The Windows heap memory is a rich source of anti-debugging techniques. It can be altered in numerous ways to achieve interesting effects, such as the execution of arbitrary code in particular circumstances []. It can also be used in indirect ways, since many APIs allocate and/or free memory as part of their standard behaviour.

A corrupted heap can result in a call to the DbgPrint() API, if the appropriate flag is set in the heap flags. This happens by default when a debugger is present. When the DbgPrint() API is called, it raises a special exception, which in turn changes the returned error code. This change can be detected by an application, and it might behave differently as a result.

The most obvious API that produces this effect is the HeapFree() function. Two other common APIs are the DeleteFiber() and the FindVolumeClose() functions. There is a special case in the ConvertFiberToThread() function that can also result in this behaviour. More recent versions of Windows have introduced some new APIs which also demonstrate this behaviour. In Windows Vista and later, there is the BasepFreeAppCompatData() function. In Windows 7, there are the BasepFreeActivationContextActivationBlock() and the SortCloseHandle() functions. The FindVolumeMountPointClose() function exists in all platforms, but the heap-related behaviour exists only on Windows 7. However, that API also calls CloseHandle(), and the CloseHandle() attack(*) is possible in all versions of Windows.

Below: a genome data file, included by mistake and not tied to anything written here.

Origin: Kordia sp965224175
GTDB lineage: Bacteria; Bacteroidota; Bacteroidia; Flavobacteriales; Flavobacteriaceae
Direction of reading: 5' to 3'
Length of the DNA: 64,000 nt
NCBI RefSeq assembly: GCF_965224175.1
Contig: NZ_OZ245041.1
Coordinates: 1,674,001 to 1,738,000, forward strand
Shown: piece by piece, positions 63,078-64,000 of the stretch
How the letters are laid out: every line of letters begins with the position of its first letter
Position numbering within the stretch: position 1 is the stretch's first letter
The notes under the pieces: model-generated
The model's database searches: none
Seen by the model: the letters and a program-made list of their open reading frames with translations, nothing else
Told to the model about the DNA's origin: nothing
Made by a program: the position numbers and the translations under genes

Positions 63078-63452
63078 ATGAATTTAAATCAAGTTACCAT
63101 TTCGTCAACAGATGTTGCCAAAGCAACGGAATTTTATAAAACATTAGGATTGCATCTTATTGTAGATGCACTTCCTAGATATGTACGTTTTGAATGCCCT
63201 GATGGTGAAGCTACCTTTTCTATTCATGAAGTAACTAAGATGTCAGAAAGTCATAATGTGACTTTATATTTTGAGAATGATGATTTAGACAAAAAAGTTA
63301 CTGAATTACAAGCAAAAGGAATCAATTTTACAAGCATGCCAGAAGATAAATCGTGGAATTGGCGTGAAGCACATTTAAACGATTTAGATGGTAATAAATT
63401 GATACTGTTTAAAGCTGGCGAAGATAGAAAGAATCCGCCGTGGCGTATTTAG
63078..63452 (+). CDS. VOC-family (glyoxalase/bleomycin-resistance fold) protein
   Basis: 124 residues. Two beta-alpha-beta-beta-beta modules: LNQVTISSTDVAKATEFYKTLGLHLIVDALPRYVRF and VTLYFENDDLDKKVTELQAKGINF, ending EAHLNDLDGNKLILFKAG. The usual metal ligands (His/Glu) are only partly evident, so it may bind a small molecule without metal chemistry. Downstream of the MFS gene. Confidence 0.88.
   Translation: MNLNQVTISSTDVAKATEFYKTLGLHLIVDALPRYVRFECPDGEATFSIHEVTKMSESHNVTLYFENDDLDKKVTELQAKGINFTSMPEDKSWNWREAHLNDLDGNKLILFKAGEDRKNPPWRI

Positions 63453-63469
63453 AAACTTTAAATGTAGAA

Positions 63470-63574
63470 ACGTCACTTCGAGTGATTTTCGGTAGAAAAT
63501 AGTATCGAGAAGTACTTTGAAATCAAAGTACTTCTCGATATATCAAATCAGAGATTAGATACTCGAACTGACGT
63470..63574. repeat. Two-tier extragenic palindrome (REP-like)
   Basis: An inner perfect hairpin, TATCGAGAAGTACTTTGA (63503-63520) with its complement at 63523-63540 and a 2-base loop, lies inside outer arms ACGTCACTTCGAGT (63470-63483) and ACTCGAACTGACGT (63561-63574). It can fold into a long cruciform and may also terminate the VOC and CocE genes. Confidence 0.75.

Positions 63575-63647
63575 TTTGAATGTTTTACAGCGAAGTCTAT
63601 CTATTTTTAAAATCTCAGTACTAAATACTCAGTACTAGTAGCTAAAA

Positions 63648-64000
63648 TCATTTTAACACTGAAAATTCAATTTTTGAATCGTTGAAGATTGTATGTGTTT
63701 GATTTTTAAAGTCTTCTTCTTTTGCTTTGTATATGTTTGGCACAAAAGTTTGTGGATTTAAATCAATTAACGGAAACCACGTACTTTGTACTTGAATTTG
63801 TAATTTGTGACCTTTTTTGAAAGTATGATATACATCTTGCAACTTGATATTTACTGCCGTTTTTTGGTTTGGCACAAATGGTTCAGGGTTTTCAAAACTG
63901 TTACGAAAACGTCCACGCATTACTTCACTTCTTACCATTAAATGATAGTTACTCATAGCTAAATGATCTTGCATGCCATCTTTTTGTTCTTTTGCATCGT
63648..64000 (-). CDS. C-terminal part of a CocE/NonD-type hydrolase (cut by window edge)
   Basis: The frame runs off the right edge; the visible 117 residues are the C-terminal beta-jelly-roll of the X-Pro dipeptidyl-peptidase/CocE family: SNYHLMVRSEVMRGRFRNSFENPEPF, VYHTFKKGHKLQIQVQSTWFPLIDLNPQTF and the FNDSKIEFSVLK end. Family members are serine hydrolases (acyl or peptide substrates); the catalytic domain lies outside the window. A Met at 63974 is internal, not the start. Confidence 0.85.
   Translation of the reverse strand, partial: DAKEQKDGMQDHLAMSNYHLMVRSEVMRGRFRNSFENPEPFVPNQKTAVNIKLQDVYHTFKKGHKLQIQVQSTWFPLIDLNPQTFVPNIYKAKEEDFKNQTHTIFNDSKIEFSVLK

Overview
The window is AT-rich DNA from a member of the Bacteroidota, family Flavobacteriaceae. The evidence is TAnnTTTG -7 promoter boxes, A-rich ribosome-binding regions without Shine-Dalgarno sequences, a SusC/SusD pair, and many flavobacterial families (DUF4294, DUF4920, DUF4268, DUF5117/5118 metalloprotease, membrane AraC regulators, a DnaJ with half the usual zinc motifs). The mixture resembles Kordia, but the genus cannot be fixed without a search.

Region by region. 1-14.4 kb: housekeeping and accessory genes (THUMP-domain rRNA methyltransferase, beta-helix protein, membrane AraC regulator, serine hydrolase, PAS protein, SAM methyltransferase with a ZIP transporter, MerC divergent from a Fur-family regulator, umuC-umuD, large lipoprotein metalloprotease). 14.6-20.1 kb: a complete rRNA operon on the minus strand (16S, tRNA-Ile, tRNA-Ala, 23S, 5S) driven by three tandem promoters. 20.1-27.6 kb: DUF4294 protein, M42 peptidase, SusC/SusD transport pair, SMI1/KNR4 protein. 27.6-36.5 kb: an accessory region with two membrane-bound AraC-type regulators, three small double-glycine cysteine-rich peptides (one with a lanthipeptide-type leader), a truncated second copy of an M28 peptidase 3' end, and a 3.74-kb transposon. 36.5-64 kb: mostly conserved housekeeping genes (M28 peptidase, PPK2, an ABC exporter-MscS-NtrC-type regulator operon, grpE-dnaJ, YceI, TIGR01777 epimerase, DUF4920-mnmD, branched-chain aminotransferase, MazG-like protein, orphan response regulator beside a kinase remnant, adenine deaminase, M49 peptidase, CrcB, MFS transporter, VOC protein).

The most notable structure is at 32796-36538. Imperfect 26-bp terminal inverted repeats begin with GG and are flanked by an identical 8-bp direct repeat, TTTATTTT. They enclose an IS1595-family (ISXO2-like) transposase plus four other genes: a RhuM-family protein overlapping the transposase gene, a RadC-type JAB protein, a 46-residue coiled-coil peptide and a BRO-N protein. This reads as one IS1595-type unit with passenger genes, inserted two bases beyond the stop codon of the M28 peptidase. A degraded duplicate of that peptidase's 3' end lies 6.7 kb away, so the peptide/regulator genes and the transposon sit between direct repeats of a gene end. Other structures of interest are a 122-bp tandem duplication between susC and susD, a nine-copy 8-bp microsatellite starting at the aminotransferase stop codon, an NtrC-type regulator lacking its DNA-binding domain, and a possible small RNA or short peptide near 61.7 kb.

This kind of behaviour can also be used to call APIs indirectly, which can make static analysis a bit more "interesting". Need to free memory? FindVolumeClose() can do that. Open a process and read its memory? Toolhelp32ReadProcessMemory() can do that. Call a user-defined function in a sparse structure? RtlProcessFlsData() can do that. Who would have guessed? But now we know those tricks, we won't be fooled.

* by passing an invalid handle to the API, an invalid handle exception is raised, which can reveal the presence of a debugger

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